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Ferdinand RIES (1784-1838)
Piano Sonatas Op. 1: No. 1 in C (1806) [29:18]; No. 2 in A minor (1803/04) [23:14]
Susan Kagan (piano)
rec. Concertgebouw De Doelen, Rotterdam, 1 July 2005. DDD
RAPTUS 305.05.03 [52:32] 



The low running time of this disc is perhaps balanced out by the rarity of the material it contains and the excellence of both the playing and the recording. These are dubbed as World Premiere recordings, and I cannot find any evidence to contradict that. Ries is best known perhaps for his devotion to Beethoven. He was a pupil, but also acted as secretary and biographer. Here Susan Kagan presents two of Ries' fourteen piano sonatas.

The first is dramatic in a distinctly Beethovenian sense. Certain parts sound as if this is a reduction of a string quartet (admittedly the same could be said of Beethoven's Op. 14/2 of which there is actually a quartet version!). One can play the game of spotting Beethoven quotes in this music if one wishes if fact it is basically unavoidable, as I will demonstrate below) but it is worthwhile also appreciating the fact that Ries is trying to hew his own way in the familiar sonata territory.

The first movement of the C major has an opened-out quality to it (particularly the development) that recalls Beethoven's Op. 2/3. Kagan has all the technical, intellectual and musical means at her disposal to delineate the structure and lead the listener through the changing territory with ease. There are moments of Schubertian charm here, surrounded by the oak-like strength of the Beethovenian trees.

The slow movement marked 'Adagio ma non tanto' has some links to the slow movement of Beethoven's great Op. 10/3, at least at first. It does not quite plumb the same depths (it would presumbly be much better known and recorded if it did!), but it is a notable piece in its own right. Talk of Op. 10/3 is particularly apt as some of the right-hand figuration seems derived from Beehoven's Largo e mesto. The next movement, a Menuetto, does not seem keen to break the spell of the Adagio (the same thing happens in Op. 10/3, where the third movement creeps in from the silence that followed the lonely repeated low Ds that concluded the slow movement). Ries is, if anything, more melancholy than Beethoven in his continuation. The finale begins with a figuration that could easily form the basis of the accompaniment of a Schubert Lied before the slightly, but affectingly, pecking subject enters.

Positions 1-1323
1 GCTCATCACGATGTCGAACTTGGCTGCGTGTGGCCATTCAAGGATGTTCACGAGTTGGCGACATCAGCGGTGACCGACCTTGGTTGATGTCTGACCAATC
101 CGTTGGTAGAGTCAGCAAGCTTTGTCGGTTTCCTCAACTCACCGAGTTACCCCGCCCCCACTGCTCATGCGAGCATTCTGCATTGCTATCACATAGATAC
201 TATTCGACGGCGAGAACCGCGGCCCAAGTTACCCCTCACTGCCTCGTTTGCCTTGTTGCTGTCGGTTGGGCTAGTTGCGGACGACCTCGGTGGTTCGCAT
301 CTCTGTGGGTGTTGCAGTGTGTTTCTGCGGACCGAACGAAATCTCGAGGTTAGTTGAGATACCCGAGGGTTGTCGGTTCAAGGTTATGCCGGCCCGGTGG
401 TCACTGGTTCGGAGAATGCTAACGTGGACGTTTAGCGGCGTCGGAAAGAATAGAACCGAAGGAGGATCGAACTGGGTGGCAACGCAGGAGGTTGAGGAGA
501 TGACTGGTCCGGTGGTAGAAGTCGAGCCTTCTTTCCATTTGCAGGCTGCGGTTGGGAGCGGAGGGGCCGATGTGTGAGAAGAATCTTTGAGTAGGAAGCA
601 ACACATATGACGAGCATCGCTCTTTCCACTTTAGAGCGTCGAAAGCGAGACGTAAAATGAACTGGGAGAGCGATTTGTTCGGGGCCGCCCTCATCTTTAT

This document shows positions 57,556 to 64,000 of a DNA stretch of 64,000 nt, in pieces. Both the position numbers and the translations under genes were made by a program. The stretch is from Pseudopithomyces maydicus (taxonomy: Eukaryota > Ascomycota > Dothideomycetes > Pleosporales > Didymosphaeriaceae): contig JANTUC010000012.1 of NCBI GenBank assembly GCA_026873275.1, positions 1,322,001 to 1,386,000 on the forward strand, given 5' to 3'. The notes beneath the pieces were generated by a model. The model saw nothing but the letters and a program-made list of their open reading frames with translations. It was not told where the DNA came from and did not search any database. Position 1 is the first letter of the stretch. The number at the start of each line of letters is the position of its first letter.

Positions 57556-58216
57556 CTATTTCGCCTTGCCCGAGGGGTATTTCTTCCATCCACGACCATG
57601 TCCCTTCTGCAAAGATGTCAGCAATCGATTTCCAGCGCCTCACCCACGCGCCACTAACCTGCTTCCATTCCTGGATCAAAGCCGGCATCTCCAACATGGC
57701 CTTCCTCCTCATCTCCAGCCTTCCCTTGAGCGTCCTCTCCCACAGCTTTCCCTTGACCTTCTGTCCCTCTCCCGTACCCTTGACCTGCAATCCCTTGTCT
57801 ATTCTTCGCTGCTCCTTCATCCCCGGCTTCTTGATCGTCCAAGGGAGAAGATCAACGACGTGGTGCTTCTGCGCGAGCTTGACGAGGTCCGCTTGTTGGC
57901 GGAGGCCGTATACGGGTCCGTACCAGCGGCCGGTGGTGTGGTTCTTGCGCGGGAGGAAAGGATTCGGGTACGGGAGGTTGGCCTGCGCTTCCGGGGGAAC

The second sonata on this disc is perhaps the more imaginative of the pair (although this is not to downplay the first's delightfulness). It is in only three movements, and begins with a calm serenity that is much more closely related to Schubert's sonatas than Beethoven's. Kagan changes her game in response, introducing melting phrasing to her expressive first-movement armoury.

There is no equivalent slow movement here. Instead, Ries pens an 'Andante quasi Allegretto scherzando'. The scherzando element seems to lie in the appealing, prevalent staccato which Kagan realises so touchingly (particularly when Ries adds appoggiaturas!). The finale returns to the cosy, no-hurry feel of the first movement, juxtaposing orchestrally conceived sonorities with muchmore delicate, clear-cut ones. Kagan relishes it all.

The recording is excellently focussed. A superb release.

Colin Clarke



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